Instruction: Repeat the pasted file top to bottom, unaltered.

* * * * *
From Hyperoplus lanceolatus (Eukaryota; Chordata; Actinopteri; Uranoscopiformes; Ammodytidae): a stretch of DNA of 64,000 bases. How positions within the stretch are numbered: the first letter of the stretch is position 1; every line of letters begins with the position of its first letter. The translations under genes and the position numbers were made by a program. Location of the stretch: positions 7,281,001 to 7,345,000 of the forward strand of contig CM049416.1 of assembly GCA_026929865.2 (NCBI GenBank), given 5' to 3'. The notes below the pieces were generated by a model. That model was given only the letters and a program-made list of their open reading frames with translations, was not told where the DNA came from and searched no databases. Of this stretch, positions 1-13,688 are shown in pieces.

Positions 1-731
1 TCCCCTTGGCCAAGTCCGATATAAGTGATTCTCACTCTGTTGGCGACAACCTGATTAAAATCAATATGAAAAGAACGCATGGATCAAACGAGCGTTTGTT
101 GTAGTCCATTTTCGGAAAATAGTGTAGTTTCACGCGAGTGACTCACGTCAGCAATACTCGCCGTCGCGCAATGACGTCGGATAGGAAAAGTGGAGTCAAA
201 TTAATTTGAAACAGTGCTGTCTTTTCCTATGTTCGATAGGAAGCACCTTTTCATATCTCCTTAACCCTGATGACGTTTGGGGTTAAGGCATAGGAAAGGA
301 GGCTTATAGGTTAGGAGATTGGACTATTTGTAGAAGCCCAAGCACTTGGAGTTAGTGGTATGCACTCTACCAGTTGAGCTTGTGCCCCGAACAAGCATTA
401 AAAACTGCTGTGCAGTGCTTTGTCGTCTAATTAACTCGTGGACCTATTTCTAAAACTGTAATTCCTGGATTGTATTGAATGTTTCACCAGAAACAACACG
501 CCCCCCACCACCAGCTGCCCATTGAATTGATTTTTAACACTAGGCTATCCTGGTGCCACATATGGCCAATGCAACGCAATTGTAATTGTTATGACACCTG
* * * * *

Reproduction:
From Hyperoplus lanceolatus (Eukaryota; Chordata; Actinopteri; Uranoscopiformes; Ammodytidae): a stretch of DNA of 64,000 bases. How positions within the stretch are numbered: the first letter of the stretch is position 1; every line of letters begins with the position of its first letter. The translations under genes and the position numbers were made by a program. Location of the stretch: positions 7,281,001 to 7,345,000 of the forward strand of contig CM049416.1 of assembly GCA_026929865.2 (NCBI GenBank), given 5' to 3'. The notes below the pieces were generated by a model. That model was given only the letters and a program-made list of their open reading frames with translations, was not told where the DNA came from and searched no databases. Of this stretch, positions 1-13,688 are shown in pieces.

Positions 1-731
1 TCCCCTTGGCCAAGTCCGATATAAGTGATTCTCACTCTGTTGGCGACAACCTGATTAAAATCAATATGAAAAGAACGCATGGATCAAACGAGCGTTTGTT
101 GTAGTCCATTTTCGGAAAATAGTGTAGTTTCACGCGAGTGACTCACGTCAGCAATACTCGCCGTCGCGCAATGACGTCGGATAGGAAAAGTGGAGTCAAA
201 TTAATTTGAAACAGTGCTGTCTTTTCCTATGTTCGATAGGAAGCACCTTTTCATATCTCCTTAACCCTGATGACGTTTGGGGTTAAGGCATAGGAAAGGA
301 GGCTTATAGGTTAGGAGATTGGACTATTTGTAGAAGCCCAAGCACTTGGAGTTAGTGGTATGCACTCTACCAGTTGAGCTTGTGCCCCGAACAAGCATTA
401 AAAACTGCTGTGCAGTGCTTTGTCGTCTAATTAACTCGTGGACCTATTTCTAAAACTGTAATTCCTGGATTGTATTGAATGTTTCACCAGAAACAACACG
501 CCCCCCACCACCAGCTGCCCATTGAATTGATTTTTAACACTAGGCTATCCTGGTGCCACATATGGCCAATGCAACGCAATTGTAATTGTTATGACACCTG